Oxford University to promote £10 million research on medical marijuana

Cannabis plant

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Kingsley has provided £10 million of funding to Oxford Cannabinoid Technologies, which will seek to identify new medicinal therapies by researching to role of cannabinoids in treatments.

Oxford University has joined forces with private equity and VC firm Kingsley Capital Partners for a research program into the use of cannabinoids to treat a range of acute and chronic conditions. It also has the backing of a number of well-known figures, including Sir Patrick Stewart, who has recently announced he uses medical cannabis daily to treat ortho-arthritis.

Smoking weed is still illegal in England and the country is yet to institute a medical marijuana program, but in 2016 lawmakers reclassified CBD as a medicine, and the Oxford study could help change national attitudes on a larger scale. Prof Ahmed Ahmed of Oxford's Nuffield Department of Obstetrics and Gynaecology said that this field can have a great impact in creating new therapeutic opportunities for cancer patients.

OCT will partner medical researchers from the university to understand the molecular, cellular and systems mechanisms of cannabinoids with the aim of developing therapies for conditions such as cancer and inflammatory disease.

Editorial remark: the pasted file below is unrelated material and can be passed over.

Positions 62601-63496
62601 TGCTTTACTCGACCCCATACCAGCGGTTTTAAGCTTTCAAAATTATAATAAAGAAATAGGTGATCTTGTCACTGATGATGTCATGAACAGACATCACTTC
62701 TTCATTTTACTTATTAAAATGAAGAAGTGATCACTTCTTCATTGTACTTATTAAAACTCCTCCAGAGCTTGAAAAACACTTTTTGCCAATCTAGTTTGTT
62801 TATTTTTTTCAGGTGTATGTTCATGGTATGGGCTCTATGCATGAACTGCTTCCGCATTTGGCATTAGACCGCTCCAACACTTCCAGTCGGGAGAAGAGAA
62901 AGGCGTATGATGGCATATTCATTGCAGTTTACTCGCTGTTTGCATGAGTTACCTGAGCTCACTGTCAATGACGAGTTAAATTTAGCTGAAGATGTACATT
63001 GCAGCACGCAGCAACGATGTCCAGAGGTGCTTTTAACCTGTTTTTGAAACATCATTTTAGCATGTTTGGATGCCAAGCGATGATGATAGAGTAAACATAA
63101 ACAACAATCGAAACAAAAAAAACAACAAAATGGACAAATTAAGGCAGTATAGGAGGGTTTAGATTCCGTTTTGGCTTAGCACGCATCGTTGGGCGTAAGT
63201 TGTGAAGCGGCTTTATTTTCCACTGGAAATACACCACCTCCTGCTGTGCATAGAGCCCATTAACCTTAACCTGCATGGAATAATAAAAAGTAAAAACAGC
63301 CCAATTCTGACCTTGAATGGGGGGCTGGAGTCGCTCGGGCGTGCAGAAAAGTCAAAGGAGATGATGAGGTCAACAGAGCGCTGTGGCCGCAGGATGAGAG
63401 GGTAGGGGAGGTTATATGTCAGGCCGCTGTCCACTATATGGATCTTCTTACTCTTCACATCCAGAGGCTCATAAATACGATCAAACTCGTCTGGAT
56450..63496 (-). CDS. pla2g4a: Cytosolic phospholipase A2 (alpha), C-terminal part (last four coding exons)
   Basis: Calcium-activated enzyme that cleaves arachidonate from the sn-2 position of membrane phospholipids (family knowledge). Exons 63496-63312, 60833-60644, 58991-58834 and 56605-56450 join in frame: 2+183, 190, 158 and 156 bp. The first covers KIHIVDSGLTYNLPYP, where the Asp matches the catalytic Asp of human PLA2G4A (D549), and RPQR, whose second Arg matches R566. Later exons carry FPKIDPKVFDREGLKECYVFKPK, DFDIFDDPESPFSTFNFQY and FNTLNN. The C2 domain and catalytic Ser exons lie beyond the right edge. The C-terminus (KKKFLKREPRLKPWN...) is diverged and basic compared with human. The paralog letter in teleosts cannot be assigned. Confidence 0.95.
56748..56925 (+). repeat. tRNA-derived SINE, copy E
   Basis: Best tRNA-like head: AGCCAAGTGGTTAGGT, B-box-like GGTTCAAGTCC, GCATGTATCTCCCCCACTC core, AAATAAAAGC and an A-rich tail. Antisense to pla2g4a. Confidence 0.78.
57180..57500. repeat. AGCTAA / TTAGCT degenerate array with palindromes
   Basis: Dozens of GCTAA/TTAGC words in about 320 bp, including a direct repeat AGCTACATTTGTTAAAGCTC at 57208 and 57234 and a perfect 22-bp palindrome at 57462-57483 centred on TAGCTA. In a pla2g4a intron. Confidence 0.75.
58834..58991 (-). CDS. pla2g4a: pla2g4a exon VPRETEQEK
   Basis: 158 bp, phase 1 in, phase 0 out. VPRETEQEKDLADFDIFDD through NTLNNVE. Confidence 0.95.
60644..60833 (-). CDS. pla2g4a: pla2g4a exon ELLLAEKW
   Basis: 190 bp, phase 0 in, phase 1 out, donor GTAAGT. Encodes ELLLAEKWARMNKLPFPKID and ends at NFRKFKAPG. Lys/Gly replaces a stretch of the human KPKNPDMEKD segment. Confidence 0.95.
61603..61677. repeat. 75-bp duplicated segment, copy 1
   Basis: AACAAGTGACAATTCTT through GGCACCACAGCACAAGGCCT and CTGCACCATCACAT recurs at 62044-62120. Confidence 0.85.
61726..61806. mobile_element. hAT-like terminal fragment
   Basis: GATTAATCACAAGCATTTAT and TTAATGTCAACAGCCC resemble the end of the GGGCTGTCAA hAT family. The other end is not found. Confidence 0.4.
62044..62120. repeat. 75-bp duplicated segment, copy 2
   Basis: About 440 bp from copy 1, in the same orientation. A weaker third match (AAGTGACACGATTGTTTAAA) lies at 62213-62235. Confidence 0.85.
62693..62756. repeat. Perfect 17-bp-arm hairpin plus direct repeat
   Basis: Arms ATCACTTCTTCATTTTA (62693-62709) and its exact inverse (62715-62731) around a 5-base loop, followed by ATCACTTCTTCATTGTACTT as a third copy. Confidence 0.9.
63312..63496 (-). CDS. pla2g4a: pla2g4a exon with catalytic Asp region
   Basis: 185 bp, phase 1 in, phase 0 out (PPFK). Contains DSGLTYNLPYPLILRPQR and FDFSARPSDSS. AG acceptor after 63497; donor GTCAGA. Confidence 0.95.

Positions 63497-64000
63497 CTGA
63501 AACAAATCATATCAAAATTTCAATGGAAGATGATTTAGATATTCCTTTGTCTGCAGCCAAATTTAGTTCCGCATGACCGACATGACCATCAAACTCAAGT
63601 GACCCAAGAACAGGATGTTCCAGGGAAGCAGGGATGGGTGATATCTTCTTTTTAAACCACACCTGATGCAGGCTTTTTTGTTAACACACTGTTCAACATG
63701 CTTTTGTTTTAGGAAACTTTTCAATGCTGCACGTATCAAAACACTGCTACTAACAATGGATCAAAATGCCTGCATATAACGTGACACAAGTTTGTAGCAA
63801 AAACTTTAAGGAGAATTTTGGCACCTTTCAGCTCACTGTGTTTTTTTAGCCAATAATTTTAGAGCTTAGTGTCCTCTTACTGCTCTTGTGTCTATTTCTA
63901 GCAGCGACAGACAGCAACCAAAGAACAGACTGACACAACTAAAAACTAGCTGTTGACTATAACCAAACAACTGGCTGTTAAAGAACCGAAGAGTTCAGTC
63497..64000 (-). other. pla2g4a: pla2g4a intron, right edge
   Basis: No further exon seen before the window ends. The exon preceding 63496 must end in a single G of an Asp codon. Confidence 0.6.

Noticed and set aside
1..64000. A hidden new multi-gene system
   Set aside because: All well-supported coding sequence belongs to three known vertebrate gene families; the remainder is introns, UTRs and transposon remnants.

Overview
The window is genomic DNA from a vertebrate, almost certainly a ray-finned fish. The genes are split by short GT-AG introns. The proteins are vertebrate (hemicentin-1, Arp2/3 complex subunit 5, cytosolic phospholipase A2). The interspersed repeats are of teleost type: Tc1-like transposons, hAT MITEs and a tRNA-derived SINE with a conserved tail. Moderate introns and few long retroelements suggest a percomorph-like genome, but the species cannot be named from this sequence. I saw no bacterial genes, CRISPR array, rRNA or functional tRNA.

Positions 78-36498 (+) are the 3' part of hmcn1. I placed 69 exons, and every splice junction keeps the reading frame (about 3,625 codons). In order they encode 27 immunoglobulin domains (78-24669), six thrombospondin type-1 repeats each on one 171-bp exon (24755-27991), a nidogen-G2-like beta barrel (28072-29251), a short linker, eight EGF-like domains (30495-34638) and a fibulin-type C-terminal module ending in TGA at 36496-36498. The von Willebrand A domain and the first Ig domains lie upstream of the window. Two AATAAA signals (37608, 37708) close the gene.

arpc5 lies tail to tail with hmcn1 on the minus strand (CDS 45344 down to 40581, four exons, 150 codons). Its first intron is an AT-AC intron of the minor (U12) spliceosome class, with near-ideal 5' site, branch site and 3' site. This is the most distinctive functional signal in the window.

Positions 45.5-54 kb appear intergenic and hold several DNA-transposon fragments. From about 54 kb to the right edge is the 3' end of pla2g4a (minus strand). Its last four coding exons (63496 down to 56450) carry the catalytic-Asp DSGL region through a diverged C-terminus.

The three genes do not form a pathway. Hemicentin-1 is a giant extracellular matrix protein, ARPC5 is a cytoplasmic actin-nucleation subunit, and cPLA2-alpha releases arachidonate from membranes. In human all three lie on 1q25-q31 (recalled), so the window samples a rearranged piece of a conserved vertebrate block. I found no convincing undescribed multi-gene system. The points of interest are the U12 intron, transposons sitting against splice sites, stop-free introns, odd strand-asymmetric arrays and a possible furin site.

He told the Daily Telegraph: "This is an important step forward for Britain in a field of research that has for too always been held back by prejudice, fear and ignorance".

The research teams will look into pathways and mechanisms that produce the beneficial effects of cannabis.

There is now only one cannabis-based drug licensed in the United Kingdom, the prescription-only Sativex, an oral spray that lacks the psychoactive components of the plant and is used to treat multiple sclerosis spasticity. It follows calls from MPs in Britain for legalisation of cannabis on medical grounds.

The move comes after Britian's Member of Parliament called for the legalisation of medical marijuana.

At present, cannabis is not permitted in the United Kingdom despite calls for its legislation, however, the cannabis-based ingredient, cannabidiol has recently been classified as a medicine.

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